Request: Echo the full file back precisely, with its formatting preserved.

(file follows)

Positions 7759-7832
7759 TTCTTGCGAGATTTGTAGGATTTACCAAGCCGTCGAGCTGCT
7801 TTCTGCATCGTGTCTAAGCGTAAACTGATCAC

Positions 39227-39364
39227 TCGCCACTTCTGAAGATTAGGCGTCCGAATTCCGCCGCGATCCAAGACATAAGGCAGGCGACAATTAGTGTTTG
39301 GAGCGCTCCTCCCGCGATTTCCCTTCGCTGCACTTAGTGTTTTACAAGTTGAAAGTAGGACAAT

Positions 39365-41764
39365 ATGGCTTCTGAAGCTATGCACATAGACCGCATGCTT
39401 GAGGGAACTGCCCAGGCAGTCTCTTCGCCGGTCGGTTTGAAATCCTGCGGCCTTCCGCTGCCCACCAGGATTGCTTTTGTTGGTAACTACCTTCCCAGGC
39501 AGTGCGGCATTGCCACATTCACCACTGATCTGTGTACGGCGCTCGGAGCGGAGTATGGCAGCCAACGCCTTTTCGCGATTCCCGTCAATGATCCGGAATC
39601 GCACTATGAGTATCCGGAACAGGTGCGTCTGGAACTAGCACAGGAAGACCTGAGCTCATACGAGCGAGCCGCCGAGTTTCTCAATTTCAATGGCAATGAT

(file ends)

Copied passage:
Positions 7759-7832
7759 TTCTTGCGAGATTTGTAGGATTTACCAAGCCGTCGAGCTGCT
7801 TTCTGCATCGTGTCTAAGCGTAAACTGATCAC

Positions 39227-39364
39227 TCGCCACTTCTGAAGATTAGGCGTCCGAATTCCGCCGCGATCCAAGACATAAGGCAGGCGACAATTAGTGTTTG
39301 GAGCGCTCCTCCCGCGATTTCCCTTCGCTGCACTTAGTGTTTTACAAGTTGAAAGTAGGACAAT

Positions 39365-41764
39365 ATGGCTTCTGAAGCTATGCACATAGACCGCATGCTT
39401 GAGGGAACTGCCCAGGCAGTCTCTTCGCCGGTCGGTTTGAAATCCTGCGGCCTTCCGCTGCCCACCAGGATTGCTTTTGTTGGTAACTACCTTCCCAGGC
39501 AGTGCGGCATTGCCACATTCACCACTGATCTGTGTACGGCGCTCGGAGCGGAGTATGGCAGCCAACGCCTTTTCGCGATTCCCGTCAATGATCCGGAATC
39601 GCACTATGAGTATCCGGAACAGGTGCGTCTGGAACTAGCACAGGAAGACCTGAGCTCATACGAGCGAGCCGCCGAGTTTCTCAATTTCAATGGCAATGAT